Alex Hilleary • December 14, 2018
Most broadcasters recognize the critical role of network connections in creating great live video.
As a result, one of the most common questions we hear at BoxCast is, “What internet speed do I need to live stream?”
Our answer— to the frustration of our inquirers— is almost always, "It depends."
Unfortunately, the response involves more intricacy than a simple calculation. This post provides the information, context, and tools needed to estimate the network speeds you require for a high-quality broadcast.
Before we get started, let’s cover some basics. On the internet, there are two types of data transfers— uploads and downloads.
Uploading is the process of sending data from your local device to the internet. Posting an image on Facebook, sending an email, and live broadcasting are all examples of uploading content.
In contrast, when you receive information on the internet to your device, you are downloading that content. Downloading is not limited to copying files on the internet for local storage. The action encompasses any moment when your device retrieves information on the web. You download information to watch a video, check a score, or load a new webpage online.
Everything you access on the internet— text, images, videos, and styles— requires downloading before you can view it.
Bandwidth refers to capacity of your network for uploading or downloading data. Think of it as the pipeline for information transfers between the internet and your local network. Larger information requests require greater bandwidth to squeeze through. Smaller pipelines cause stoppages, slowing the transfer process.
Upload and download speeds are the measured pace of data transfers between your network and the internet. That speed— like bandwidth— is measured in megabits per second (mbps).
Megabits are comprised of bits. Eight bits make up one byte— a unit you might have seen presented as MB or megabyte (1,000,000 bytes).
The time it takes you to download content depends on the size of your file and your network bandwidth.
Like download speeds, upload speeds depend on file size and bandwidth.
For live streaming, the video file size depends on the quality of the content.
High-definition 1080p video has more pixels— and therefore more data— compared with a video with 480p video. More information to transfer requires a higher upload speed. The table below shows our general recommendations.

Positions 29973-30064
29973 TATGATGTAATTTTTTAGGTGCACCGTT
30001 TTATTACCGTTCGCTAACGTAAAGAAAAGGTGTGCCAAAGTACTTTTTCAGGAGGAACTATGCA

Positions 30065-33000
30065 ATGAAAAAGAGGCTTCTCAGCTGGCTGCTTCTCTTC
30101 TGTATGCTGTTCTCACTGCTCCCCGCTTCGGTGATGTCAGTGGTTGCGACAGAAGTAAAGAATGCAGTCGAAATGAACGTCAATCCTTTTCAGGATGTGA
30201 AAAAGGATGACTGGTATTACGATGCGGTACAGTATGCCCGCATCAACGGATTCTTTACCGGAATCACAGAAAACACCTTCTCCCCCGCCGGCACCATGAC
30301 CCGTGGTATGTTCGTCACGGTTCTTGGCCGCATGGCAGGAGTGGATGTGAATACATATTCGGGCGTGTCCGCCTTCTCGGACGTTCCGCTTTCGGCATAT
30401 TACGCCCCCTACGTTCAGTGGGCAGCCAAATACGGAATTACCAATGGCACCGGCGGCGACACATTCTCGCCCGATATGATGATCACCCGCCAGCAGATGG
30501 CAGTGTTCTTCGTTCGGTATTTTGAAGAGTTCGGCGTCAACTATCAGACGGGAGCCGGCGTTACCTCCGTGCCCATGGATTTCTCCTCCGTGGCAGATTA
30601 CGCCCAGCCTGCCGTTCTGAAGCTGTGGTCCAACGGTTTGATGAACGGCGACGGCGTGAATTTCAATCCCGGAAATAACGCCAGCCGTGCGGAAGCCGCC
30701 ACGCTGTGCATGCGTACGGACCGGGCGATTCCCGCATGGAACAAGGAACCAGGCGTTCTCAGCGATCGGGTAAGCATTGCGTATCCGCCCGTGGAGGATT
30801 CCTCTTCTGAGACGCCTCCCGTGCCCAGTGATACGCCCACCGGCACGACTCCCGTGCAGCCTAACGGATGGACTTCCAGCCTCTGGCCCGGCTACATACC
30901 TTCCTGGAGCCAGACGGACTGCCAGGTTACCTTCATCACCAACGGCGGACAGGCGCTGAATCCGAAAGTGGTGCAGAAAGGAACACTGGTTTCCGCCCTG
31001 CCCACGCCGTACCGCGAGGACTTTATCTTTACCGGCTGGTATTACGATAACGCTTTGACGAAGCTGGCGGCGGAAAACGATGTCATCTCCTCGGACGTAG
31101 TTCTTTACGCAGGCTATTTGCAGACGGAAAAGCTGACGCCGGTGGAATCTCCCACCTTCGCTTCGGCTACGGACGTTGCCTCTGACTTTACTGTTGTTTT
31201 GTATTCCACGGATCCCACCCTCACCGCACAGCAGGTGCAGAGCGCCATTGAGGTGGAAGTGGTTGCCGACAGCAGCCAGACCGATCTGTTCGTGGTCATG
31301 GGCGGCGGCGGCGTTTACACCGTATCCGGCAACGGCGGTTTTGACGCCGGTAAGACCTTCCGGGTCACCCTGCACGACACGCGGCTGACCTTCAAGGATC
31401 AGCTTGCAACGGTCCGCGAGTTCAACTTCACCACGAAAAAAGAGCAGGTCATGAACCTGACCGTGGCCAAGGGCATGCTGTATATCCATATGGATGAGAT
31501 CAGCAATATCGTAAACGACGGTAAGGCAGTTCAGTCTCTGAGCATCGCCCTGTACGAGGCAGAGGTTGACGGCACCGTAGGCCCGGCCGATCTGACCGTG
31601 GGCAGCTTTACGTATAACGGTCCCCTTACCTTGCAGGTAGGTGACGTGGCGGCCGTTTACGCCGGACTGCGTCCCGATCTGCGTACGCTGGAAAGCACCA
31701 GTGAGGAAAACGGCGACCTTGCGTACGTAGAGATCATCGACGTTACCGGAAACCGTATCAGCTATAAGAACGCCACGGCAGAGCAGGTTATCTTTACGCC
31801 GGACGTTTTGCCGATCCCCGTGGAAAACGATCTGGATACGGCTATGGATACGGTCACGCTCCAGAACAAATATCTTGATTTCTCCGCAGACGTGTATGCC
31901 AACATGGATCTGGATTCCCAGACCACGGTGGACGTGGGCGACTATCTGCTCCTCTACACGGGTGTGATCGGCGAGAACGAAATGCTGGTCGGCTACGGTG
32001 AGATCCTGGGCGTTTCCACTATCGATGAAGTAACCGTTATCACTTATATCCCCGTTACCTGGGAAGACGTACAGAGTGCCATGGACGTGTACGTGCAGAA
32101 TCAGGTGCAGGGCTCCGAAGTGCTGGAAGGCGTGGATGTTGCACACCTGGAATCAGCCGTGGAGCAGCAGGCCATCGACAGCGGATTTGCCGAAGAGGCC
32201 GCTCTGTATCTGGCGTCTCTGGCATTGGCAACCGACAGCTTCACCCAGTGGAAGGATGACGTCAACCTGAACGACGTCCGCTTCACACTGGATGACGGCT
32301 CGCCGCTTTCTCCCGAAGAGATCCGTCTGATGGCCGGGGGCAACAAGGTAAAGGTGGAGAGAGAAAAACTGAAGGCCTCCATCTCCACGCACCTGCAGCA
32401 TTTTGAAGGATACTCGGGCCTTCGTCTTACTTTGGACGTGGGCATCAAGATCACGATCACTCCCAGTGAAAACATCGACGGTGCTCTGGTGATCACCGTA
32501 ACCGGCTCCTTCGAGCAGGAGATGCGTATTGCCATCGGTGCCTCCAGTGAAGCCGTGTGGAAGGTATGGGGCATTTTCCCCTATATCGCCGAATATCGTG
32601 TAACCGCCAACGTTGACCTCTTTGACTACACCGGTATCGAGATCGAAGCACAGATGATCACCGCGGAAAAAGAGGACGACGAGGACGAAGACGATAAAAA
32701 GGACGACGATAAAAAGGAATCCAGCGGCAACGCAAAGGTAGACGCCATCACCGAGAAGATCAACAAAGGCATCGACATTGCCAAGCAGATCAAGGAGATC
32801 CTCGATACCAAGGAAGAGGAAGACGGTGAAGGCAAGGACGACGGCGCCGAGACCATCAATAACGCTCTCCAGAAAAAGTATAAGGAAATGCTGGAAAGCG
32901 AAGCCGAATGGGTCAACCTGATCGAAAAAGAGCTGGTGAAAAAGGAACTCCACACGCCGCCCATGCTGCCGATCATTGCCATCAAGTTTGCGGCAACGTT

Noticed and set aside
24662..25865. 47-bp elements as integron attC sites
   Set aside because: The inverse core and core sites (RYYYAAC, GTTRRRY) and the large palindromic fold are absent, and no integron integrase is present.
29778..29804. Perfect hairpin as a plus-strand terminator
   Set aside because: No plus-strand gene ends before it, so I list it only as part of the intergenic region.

The values in this table are rough estimates based on stable network environments. They can also vary based on encoding formats and content type.
The above calculations address standard-definition and high-definition live streaming. This post covers upload speeds for 4K live streaming.
To determine your current bandwidth, check out this free speed test. The results provided will give you a rough estimate of your upload and download speeds provided by your internet service provider (ISP).
Run this test in various conditions. The number of people tapped into a network impacts upload speeds and can cause fluctuation.
If you’re planning to broadcast an event with large in-person attendance, testing on a Tuesday afternoon with no one around may not paint an accurate picture of your available bandwidth.
The numbers you see on your speed tests may not reflect the network specs your ISP claims to provide. Available bandwidth fluctuates all the time, which is why your internet seems slower on some days and faster on others.
Various factors affect your connection. Here are a few of the common causes of a slow internet connection.
Your bandwidth is spread among the people using that network. If your organization provides wi-fi to everyone in the building on the same network as your live stream, you dilute the bandwidth dedicated to your broadcast.
There are several ways to combat the crowded network issue:
Routers are small devices that let you connect devices to the internet through one physical internet connection. You’ve likely experienced resetting your router from time-to-time to reset your internet.
Some routers have a broader range and include more cores than others. These more robust routers process and queue information quicker.
The effectiveness of any router— powerful or limited— depends on its storage environment. Temperature, dust accumulation, and age can wear on the router and slow the central processing unit (CPU).
If you think your router may be affecting your network connection, there are several ways to test it.
Storage is as important for cables as it is for routers. If cables are not treated well, they can deteriorate and perform poorly. Cables left crumpled on the floor or subjected to frequent foot traffic can bend and weaken. Damaged cables may struggle to perform their jobs.
Testing your internet speeds and network equipment are the first steps in ensuring a strong environment for your live stream. However, you will never know exactly how a live stream will perform until you test the broadcast itself. Take time to run your broadcast, simulating the conditions of the event you intend to stream as closely as possible.
You don't host a live event without a dress rehearsal. Likewise, you shouldn't broadcast a live event without a proper run-through.
High Efficiency Video Coding (HEVC or H.265) is a relatively new video codec that compresses video twice as much as its predecessor, Advanced Video Coding (AVC or H.264). Without compromising quality, HEVC halves the bandwidth requirements of AVC.
To use the power of HEVC, you must have a HEVC capable encoder. The BoxCaster Pro makes HEVC encoding accessible to everyone.
There is no easy answer to “What internet speed do I need to live stream?” but knowing the factors that affect your network can help you create the internet conditions you need.
Below is a quick video summary of this post:
Here's some further reading you might find interesting:
Upload Speeds for 4K Live Streaming
Happy streaming 😃!